Intelligent flight modes for videos include Hyperlapse, Active Track, Quickshot, Point of Interest, TapFly, Waypoints and Cinematic Mode. Still, image capture modes are more about in-camera shooting modes than smart flight modes, except Pano, which handles flying for you. They include Burst Mode, Single Shot, HDR, HyperLight (Night Mode), AEB, Interval and Pano, which offer several different panoramic shooting modes, including an exclusive for the Mavic 2 Zoom – Super Res.

Super Res mode takes nine photos stitched together as a high resolution 48MP JPEG. If you want to do this with Raw files, you need to configure the camera to save the original images in Raw and then manually process the Raw files in Lightroom, for example, before merging the images in Photoshop.

It is a pity that Mavic 2 cannot produce Raw files stitched on the camera, but at least there is a way around this, if you want and need more control. One thing to keep in mind is that scenes with moving elements may not merge well, regardless of whether you use JPEG files on the camera or mix the Raw files manually.

DJI Mavic 2 Zoom Review: video quality

The image and video quality is impressive, considering the size of the sensor, but it is generally not the same as the DJI Mavic 2 Pro or a standard camera. The 1 / 2.3-inch 12MP CMOS sensor is similar to what you would get on a smartphone, but the image quality is generally better, thanks to the lenses used by the Mavic 2 Zoom, which offers a frame-equivalent focal length range 24 -48mm whole. This is incredibly useful for approaching people when recording or filming, and this alone can be a deciding factor for many people in the market for a drone.

The zoom quality is excellent and shows minimal distortion in images that measure approximately 13x10in / 34x25cm. Due to the small camera, sensor and lens, the Mavic 2 Zoom has a fixed aperture of f / 2.8, making the depth of field large enough for landscape shots. Like the Mavic 2 Pro, which houses a larger one-inch sensor, the Mavic 2 Zoom shows noise up to ISO 100, although this is easy to process in Raw photo processing software and not a problem for video.

Review of DJI Mavic 2 Zoom

However, this means that the drone does not perform much above ISO 100 compared to the Pro, which in itself is not optimal above that setting. However, with the fixed aperture of f / 2.8, maximum amounts of light always reach the sensor, so that even in low light conditions, it is possible to obtain reasonable shutter speeds. Before testing it alongside the Mavic 2 Pro, we assumed that the image quality of the Zoom would be minimal compared to the brother, but that was not the case.

Obviously, the Mavic 2 Pro is noticeably better and the print sizes are much larger, but Zoom is not as late as expected and can produce impressive photos and videos. Video can be recorded in the equivalent of JPEG video, using image profiles to define color styles, if you simply want to download your images from the memory card without the need for color grading. But if you plan to record images in a professional workflow, you can also record in D-Cinelike, a Raw video format that allows you to classify colors and make it easier to match recorded images in this or any other Raw video format.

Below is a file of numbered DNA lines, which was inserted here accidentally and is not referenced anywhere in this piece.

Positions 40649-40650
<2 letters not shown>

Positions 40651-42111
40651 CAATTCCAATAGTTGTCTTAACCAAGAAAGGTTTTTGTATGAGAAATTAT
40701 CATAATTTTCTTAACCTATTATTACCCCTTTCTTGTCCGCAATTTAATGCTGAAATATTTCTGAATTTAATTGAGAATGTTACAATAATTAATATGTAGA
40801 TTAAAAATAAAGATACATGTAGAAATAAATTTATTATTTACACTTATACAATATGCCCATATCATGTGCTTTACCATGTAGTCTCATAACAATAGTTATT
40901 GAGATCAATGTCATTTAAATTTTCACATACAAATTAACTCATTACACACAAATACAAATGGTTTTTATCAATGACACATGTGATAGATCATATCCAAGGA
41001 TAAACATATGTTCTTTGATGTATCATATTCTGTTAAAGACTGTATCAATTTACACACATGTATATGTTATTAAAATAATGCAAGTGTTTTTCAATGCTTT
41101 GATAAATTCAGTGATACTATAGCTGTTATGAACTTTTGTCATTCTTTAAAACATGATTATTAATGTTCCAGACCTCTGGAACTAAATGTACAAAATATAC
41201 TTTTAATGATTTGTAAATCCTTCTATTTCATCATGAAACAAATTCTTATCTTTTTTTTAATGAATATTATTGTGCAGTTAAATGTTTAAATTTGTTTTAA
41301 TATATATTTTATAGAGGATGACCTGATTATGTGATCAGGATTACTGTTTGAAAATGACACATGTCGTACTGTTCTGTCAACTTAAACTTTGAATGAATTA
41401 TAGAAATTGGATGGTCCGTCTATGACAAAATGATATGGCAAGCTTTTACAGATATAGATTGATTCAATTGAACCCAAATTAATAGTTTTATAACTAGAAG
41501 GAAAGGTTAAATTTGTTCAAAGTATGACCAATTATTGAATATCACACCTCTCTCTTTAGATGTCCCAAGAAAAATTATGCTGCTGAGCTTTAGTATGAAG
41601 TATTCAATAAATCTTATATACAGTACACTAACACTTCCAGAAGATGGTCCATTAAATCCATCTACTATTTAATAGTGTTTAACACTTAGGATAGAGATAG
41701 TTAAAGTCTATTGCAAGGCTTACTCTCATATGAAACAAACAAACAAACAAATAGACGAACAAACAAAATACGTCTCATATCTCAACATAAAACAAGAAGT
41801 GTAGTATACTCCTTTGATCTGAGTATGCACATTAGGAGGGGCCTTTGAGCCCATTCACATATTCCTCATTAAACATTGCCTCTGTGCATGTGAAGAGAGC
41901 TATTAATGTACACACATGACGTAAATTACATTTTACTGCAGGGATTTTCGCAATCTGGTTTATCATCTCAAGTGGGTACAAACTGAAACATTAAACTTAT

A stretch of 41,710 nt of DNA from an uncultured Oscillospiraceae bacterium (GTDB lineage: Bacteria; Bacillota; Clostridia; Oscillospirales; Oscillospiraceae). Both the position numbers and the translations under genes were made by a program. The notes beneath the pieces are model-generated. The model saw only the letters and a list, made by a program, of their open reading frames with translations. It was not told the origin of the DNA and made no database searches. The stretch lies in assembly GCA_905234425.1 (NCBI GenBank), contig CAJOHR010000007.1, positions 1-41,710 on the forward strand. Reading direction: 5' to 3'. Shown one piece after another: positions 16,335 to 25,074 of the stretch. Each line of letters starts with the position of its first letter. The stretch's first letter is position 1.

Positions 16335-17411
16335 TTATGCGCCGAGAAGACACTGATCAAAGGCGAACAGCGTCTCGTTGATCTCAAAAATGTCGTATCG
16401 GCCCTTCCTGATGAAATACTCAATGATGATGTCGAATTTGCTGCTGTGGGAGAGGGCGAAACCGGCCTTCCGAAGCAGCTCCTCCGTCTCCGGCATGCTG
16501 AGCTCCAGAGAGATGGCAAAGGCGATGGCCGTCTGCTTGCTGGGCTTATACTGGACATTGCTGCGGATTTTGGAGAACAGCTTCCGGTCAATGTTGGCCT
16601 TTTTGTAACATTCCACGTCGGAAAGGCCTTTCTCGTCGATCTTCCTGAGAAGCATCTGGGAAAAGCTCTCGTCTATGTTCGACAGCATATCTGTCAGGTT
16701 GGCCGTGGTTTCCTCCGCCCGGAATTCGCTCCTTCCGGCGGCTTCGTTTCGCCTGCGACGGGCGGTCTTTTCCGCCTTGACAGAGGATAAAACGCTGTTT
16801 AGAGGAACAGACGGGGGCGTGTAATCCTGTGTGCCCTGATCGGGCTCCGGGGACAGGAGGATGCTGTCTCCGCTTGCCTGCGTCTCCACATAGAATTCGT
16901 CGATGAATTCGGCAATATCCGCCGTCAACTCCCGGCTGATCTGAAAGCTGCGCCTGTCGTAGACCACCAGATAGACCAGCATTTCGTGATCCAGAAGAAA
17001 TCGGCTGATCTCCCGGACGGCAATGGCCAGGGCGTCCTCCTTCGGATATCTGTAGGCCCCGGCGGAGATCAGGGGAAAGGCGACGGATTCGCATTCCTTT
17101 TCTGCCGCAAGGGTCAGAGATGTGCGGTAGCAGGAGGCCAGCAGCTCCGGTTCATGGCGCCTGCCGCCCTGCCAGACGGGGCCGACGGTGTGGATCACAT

Regarding video formats, the video can be recorded in 4K with up to 30p (including the options of 24p or 25p), 2.7K with up to 60p and Full HD with up to 120p. The video can be recorded in MP4 or MOV (MPEG-4 AVC / H.264, HEVC / H.265) formats, so it is identical to Mavic 2 Pro in that area, although it uses D-Cinelike instead of D-Log M and does not have a 10-bit HDR.

Conclusion

Like its brother, the Mavic 2 Zoom remains the best drone for those who need professional-grade images from an easy-to-travel form factor. The choice between this and Mavic 2 Pro depends on the type of subject you are likely to shoot. If you don’t mind having a fixed focal length of 24 mm – and this wide-angle field is good for most aerial photography – you may prefer the slightly higher image quality of the Mavic 2 Pro.

But, for situations where you need a more accurate image of a subject, be it a person or an inanimate object, the zoom allows you to take great photos or videos while staying within the minimum legal distances for people. Also, if most drone photos are likely to involve crowds, whether at weddings or sporting events, Zoom is probably the best option for you.

The Mavic 2 Zoom is easy to fly thanks to the integrated technology, and its intelligent flight modes allow specific video effects at the touch of a button. The image quality, for both photos and video, is good enough for professional use, despite the small sensor, but the real jewel in the Mavic 2 Zoom’s crown is the optical zoom lens. In that sense, it remains unique when it comes to foldable and consumable drones.

That’s it for our DJI Mavic 2 Zoom review. Check out our list of the best drones if you are looking for one of the best drones at the moment.

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Last updated on March 5, 2020 4:41

9.5 Total score

Use DJI’s advanced flight modes and the Mavic 2 Zoom’s lightweight, foldable design and you’ll have a drone that is still one of the best and most versatile on the market.

PROS

  • Easy to fly
  • Intuitive camera control application
  • Impressive image quality
  • 24-48mm optical zoom lens
  • Foldable design

CONS

  • Comparatively small 12MP sensor
  • Fixed f / 2.8 aperture
  • Noise is problematic above ISO 100